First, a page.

Senior doctors have called on England’s chief medical officer to halve the gap between the first and second doses of the Pfizer coronavirus vaccine.
The British Medical Association (BMA) says the gap between doses being given to patients should be cut from 12 weeks to six.
The World Health Organisation has recommended that the gap should be a maximum of 6 weeks – but the UK’s Medicines and Healthcare Products Regulatory Agency (MHRA) has opted to delay a second Pfizer dose for up to 12 weeks, to ensure more people get the first jab sooner.
Pfizer initially tested the vaccine’s efficacy when the two doses were given up to 21 days apart.
The chair of the BMA Council, Chaand Nagpaul, told Sky News the organisation would like “to have a dialogue with the chief medical officer over this issue” considering the differing advice.
He said a delay of six weeks – in line with the WHO’s advice – would still allow for a high number of people to be vaccinated and would be more in line with other countries.
He said: “We wrote to the chief medical officer asking him to reconsider the decision in the UK, looking at guidance from the World Health Organisation, and and taking stock of the fact that no other nation in the world other than the UK has adopted the 12-week delay.
“A six-week delay compared to the original three weeks [advised by Pfizer] is still doubling the number of people who can be vaccinated.”
Dr Nagpaul added: “We are talking specifically about the Pfizer vaccine, the AstraZenica vaccine has got approval from its manufacturer for a delay of up to 12 weeks.”
Richard Vautrey, the chair of the BMA’s GP committee, told Sky News the organisation is talking to Professor Chris Whitty, England’s chief medical officer, but they want all the data for the UK’s vaccination programme to be considered.
He said: “We are still not doing what the World Health Organisation and other European countries are doing but we need to understand the data… to really fully understand what level of protection is given after one dose.”
Until they have had the second jab they won’t have the maximum level of protection that it can provide.
Mr Vautrey said the BMA is “supportive” of the way the vaccination programme is targeting as many people as possible, but they are “open” to looking at the data and implementing it as “best we can”.
A Department of Health and Social Care spokesperson said: “The decision by the MHRA to change vaccine dosage intervals followed a thorough review of the data and was in line with the recommendations of the UK’s four Chief Medical Officers.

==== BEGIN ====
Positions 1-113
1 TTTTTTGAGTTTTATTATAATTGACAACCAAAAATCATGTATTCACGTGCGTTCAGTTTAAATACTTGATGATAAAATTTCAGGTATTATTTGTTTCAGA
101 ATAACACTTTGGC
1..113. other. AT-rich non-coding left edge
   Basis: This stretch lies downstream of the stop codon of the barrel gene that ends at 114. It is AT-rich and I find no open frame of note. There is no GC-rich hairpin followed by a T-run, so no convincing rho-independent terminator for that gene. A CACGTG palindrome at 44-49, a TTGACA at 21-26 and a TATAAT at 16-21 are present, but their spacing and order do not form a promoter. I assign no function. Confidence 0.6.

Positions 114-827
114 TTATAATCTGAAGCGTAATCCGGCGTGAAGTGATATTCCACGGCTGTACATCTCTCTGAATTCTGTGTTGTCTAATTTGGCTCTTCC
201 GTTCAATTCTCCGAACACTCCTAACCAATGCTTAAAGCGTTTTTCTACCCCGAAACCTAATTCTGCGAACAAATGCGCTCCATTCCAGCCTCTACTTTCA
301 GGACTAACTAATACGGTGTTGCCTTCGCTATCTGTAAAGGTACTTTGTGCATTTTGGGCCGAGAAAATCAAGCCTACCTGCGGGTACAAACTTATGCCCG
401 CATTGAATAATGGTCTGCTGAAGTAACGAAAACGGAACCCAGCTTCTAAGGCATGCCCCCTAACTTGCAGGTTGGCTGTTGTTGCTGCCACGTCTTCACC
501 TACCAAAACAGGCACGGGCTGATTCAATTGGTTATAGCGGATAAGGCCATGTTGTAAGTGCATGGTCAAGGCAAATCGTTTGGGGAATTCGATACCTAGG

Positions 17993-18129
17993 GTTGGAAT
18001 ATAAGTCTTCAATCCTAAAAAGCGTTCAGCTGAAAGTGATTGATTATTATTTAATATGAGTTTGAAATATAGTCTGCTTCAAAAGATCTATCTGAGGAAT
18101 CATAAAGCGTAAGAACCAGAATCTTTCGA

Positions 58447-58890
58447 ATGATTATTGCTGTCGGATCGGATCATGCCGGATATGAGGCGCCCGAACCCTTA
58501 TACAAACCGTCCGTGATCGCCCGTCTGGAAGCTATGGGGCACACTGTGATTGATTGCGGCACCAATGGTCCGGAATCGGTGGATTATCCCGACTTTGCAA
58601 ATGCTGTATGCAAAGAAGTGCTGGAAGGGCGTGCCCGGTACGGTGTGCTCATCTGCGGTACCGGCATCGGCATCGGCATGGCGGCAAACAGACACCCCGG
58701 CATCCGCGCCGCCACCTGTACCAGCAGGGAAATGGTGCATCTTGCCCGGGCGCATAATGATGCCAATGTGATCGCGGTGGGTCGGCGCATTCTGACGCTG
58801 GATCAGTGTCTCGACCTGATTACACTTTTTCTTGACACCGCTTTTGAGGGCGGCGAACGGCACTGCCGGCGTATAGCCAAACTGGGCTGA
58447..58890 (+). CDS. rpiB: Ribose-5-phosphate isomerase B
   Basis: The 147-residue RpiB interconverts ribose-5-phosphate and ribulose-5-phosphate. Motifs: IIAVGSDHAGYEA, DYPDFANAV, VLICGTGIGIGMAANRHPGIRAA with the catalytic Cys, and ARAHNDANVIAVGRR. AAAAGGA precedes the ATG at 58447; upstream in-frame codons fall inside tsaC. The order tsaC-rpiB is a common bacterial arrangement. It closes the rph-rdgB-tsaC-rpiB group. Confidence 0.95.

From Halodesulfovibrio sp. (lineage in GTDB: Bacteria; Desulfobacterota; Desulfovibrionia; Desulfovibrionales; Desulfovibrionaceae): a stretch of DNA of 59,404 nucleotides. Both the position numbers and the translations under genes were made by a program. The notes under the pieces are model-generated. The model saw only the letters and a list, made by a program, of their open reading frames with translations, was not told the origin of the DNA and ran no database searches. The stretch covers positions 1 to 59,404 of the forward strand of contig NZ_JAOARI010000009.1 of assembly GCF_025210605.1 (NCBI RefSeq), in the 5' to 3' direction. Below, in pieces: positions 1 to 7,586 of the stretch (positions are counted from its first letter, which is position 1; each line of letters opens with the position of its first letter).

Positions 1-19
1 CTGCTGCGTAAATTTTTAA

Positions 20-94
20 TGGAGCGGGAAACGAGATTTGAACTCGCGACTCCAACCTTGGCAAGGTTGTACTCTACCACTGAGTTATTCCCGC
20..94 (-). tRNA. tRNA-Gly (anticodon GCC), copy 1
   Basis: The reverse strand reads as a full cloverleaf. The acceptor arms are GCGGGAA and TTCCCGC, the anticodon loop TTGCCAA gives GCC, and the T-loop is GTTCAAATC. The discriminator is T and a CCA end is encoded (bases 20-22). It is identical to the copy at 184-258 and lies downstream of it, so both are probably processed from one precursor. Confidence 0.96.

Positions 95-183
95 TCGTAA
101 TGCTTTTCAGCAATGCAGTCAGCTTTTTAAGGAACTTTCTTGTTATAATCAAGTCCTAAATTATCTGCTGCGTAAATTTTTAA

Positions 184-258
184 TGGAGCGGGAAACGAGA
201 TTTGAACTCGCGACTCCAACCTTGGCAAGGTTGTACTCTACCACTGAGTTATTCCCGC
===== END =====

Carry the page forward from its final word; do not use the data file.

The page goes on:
“Both vaccines provide a high degree of protection after the first dose, and the Government has closely followed the guidance of the Joint Committee on Vaccination and Immunisation (JCVI) which was clear that we should give as many people as possible some level of immunity initially.”
Speaking at a Downing Street press conference on Friday, Professor Whitty said delaying a second jab would double the number of people receiving a vaccination.
He said extending the gap was a “public health decision” that would allow “many more people to be vaccinated much more quickly”.
It follows data from Israel’s vaccine rollout that suggested the efficacy of one Pfizer dose is just 33%.
Meanwhile, Prime Minister Boris Johnson has urged people to stay home and follow the rules after he revealed the new COVID variant, which emerged in the southeast of England, may cause “a higher degree of mortality”.
He and a number of experts have also warned that lifting restrictions too soon would simply lead to another lockdown, leaving the UK with no hope of a return to normality any time soon.
The shift in tone comes as a series of hard-hitting government adverts launched on Friday evening, asking Britons if they “can look coronavirus patients in the eye”.
The first of the new adverts, aired on ITV and Channel 4, features COVID-19 patients and the staff looking after them at Basingstoke and North Hampshire Hospital.
It begins with a room full of doctors trying to save someone in intensive care before showing the faces of those very ill with the virus and the medics taking care of them.
They remain silent, staring at the viewer, before a voice asks: “Can you look them in the eyes and tell them you’re doing all you can to stop the spread of COVID-19?”
The prime minister’s chief scientific officer Sir Patrick Vallance said that with the new variant, 13 or 14 people out of every 1,000 over the age of 60 with the virus are dying.
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News – COVID-19: Halve the gap between Pfizer vaccine doses, senior doctors urge